Caroline Mesquita: Right now I am working on an installation for abc – art berlin contemporary, and also on a show I will have at carlier | gebauer in November. For the art fair I am working on an installation that will have four walls made of steel in a sort of line with a group of eight human-sized characters made in brass. The main figures will be these two women who are standing on the walls, dancing almost, or in a very expressive, upward position. And the others will be male, standing around also looking up at the women.
I have recently been learning more about marginaux life and culture. So the scene is very eccentric, just people hanging around outside, the kind of people you see just talking and doing nothing in public spaces, like parks or street corners. I like this sort of life because it is marginal to society, people who lead a more artistic or creative life. To me the unconventional lifestyles of outsider types open new possibilities to how we can live our lives and what we value.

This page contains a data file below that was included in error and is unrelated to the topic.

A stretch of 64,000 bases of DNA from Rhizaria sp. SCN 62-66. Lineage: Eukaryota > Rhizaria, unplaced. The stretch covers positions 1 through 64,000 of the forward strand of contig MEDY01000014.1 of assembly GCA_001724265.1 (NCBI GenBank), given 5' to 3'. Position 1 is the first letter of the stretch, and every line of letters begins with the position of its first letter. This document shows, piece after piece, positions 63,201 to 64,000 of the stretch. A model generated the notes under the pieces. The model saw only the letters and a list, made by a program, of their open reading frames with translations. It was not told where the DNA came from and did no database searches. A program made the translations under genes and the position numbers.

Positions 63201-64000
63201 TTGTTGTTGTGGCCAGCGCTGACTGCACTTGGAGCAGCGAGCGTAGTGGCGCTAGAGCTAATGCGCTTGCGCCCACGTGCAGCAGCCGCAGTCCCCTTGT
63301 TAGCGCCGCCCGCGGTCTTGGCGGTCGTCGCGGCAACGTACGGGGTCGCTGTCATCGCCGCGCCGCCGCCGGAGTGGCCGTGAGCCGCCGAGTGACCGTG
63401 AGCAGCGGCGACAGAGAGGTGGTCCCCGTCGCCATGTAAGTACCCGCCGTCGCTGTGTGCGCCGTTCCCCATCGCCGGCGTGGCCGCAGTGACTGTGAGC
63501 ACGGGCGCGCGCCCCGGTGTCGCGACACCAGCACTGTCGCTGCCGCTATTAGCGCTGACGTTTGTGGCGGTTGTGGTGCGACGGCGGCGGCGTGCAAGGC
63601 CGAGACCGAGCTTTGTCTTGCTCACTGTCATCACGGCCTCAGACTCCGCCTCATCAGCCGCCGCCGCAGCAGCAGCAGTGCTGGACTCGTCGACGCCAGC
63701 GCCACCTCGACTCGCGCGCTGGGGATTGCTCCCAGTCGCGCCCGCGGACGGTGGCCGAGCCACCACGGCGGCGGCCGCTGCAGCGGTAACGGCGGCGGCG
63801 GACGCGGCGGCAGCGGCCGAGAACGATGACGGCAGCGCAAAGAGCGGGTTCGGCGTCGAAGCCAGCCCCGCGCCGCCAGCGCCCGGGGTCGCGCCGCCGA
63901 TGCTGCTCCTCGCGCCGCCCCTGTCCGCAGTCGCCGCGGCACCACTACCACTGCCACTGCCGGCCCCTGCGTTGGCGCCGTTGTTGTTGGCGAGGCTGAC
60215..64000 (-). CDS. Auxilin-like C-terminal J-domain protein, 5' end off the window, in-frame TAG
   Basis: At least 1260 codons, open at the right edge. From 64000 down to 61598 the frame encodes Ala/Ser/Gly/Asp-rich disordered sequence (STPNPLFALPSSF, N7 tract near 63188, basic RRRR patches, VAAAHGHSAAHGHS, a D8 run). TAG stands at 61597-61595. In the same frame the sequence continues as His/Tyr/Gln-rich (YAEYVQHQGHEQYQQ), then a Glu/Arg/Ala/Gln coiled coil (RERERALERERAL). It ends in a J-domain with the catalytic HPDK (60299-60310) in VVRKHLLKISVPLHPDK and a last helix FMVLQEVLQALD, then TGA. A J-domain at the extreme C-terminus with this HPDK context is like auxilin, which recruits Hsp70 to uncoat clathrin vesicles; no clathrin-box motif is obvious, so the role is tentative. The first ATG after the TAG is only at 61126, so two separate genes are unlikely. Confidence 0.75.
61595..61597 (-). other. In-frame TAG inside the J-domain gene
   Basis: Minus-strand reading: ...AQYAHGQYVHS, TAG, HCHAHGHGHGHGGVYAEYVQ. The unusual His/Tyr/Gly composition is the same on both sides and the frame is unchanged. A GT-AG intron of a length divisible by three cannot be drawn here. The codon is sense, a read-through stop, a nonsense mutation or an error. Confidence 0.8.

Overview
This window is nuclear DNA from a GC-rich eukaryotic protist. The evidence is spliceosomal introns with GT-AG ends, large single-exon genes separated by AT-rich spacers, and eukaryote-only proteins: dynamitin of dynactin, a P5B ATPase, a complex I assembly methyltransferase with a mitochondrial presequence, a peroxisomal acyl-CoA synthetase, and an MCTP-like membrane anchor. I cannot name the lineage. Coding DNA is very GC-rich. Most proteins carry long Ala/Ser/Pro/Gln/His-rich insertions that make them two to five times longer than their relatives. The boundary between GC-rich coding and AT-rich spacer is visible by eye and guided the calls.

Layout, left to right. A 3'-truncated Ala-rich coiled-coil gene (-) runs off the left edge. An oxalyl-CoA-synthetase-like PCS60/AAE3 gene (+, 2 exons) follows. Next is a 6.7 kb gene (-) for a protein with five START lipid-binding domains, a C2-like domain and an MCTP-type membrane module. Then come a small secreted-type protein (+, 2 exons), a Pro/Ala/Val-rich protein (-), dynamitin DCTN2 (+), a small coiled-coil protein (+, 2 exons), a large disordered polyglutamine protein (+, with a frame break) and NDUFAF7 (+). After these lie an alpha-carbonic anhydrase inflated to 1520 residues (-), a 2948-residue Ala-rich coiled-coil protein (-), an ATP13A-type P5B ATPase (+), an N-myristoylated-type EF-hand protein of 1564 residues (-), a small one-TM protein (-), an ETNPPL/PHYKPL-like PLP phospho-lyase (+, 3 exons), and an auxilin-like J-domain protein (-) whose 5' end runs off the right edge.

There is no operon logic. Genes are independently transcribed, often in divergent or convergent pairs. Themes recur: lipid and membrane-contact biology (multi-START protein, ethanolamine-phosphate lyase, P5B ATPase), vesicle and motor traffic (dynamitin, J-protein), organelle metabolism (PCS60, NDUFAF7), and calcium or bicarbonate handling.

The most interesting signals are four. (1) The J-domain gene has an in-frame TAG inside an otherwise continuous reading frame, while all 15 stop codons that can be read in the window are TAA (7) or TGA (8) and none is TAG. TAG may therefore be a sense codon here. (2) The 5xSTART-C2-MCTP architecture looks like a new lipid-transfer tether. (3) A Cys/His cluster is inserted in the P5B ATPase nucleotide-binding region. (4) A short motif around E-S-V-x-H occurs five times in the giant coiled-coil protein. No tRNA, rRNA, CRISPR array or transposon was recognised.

AS: Any mention of people dancing on a wall in Berlin makes me think of the fall of the Berlin Wall, is that something you are referring to as well?
CM: No, I don’t think so. It is a very different type of wall that I am making – more like a step that people can sit on, rather than a higher wall that blocks in a space or creates a limit.
AS: What about the role of gender in this scene?